leading by example
In times like these, it is all too easy to succumb to exhaustion and pessimism. Unbridled criticism, without a model to aspire to, leads to despair. Therefore while we denounce the actions of Drain and Barr, we also celebrate those whose work has been crucial to our movement.
Artist and activist Nan Goldin founded the group Sackler P.A.I.N. and has led large-scale protests against the acceptance of Sackler donations. Noting the growing cultural disinterest around the Sackler scandal, she launched OxyJustice.org to help individuals file claims and raise awareness about the crisis. In the wake of the COVID crisis, which has made organizing more difficult, she continues to launch petitions and bring information to the population—we commend Nan for her moral courage.
Attorney Gerald Posner and legal academic Ralph Brubaker penned a July op-ed in the New York Times, taking Drain to task and alerting the public that the Sacklers “could get away with it.” (Read it here). Naturally, Judge Drain did not take kindly to the expose. In open court (recorded in legal transcripts obtained for Law and Crime) he hurled insults—“misinformed,” “idiot,” “numbskull,” “irresponsible,” “clickbait,” “trash”—at the writers and even insinuated he wished he could “muzzle” our First Amendment-guaranteed free press. Posner and Brubaker’s display of integrity is a breath of fresh air in this climate of complicity—we commend them for their moral courage.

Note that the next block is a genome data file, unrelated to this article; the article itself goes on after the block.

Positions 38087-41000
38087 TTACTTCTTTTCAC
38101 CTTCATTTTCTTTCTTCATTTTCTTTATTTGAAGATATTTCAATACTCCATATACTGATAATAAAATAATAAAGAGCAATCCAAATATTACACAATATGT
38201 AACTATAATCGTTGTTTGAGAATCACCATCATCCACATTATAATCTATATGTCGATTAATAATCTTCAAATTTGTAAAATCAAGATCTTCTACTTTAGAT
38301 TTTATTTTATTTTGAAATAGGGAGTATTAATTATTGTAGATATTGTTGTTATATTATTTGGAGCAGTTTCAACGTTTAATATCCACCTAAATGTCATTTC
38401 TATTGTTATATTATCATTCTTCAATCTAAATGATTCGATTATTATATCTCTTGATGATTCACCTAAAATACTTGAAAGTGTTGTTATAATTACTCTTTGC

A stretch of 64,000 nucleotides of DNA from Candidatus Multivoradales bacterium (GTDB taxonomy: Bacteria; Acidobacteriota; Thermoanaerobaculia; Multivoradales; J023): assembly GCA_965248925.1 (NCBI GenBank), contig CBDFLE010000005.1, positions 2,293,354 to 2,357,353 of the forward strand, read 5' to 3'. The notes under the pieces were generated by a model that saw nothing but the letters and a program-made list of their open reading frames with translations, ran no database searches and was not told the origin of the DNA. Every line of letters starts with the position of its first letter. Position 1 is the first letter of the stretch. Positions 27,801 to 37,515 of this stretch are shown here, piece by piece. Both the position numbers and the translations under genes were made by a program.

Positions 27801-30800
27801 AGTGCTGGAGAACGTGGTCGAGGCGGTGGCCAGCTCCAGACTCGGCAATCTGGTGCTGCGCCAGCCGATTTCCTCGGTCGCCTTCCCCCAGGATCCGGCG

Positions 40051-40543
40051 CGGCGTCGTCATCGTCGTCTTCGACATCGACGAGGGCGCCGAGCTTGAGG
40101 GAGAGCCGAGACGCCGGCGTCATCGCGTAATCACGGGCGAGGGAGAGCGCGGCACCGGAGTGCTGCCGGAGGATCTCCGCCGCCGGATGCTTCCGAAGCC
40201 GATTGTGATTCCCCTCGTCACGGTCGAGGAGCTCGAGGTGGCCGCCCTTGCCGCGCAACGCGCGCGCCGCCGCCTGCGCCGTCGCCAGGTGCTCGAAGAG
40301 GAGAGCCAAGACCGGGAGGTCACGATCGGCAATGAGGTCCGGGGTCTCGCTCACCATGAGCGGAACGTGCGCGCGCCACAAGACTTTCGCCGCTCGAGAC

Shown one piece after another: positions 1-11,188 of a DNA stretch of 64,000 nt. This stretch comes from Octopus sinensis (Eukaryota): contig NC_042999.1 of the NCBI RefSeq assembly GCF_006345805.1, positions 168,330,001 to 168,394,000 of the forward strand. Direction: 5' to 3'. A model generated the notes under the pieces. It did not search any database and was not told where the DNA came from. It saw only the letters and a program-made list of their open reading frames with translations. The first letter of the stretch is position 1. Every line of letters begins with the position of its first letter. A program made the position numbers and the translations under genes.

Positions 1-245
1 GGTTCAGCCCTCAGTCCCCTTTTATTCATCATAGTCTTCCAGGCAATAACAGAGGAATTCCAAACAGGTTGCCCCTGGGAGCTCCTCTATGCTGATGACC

Attorney and Investigative Journalist
The manager of the Hildene Capital hedge fund, who in 2018 refused to continue managing the Sacklers’ money. (See here) (Learn more...) Jefferson stated “An opioid-related tragedy affected someone with a personal relationship to me and other members of Hildene.” (About Opioid Crisis). Jefferson was one of the first in the finance world to cut fiscal ties with the Sacklers, and he credits “the weight on [his] conscience” for motivating him to “terminate the relationship”—we commend Mr. Jefferson for his moral courage.
President and Co-CIO of Hildene Capital Management.
"Patrick Radden Keefe is an award-winning staff writer at The New Yorker magazine and the author of the New York Times bestseller Say Nothing: A True Story of Murder and Memory in Northern Ireland, as well as two other books: The Snakehead: An Epic Tale of the Chinatown Underworld and the American Dream, and Chatter: Dispatches from the Secret World of Global Eavesdropping. Patrick started contributing to The New Yorker in 2006 and has written investigative narrative nonfiction on a range of subjects, from the hunt for the drug lord Chapo Guzman to the tragic personal history of the mass shooter Amy Bishop and the role that the Sackler family and their company Purdue Pharma played in sparking the opioid crisis". Read Here his the article: The Sackler Family’s Plan to Keep Its Billions.
Patrick Radden Keefe
Writer and Investigative Journalist
More to come...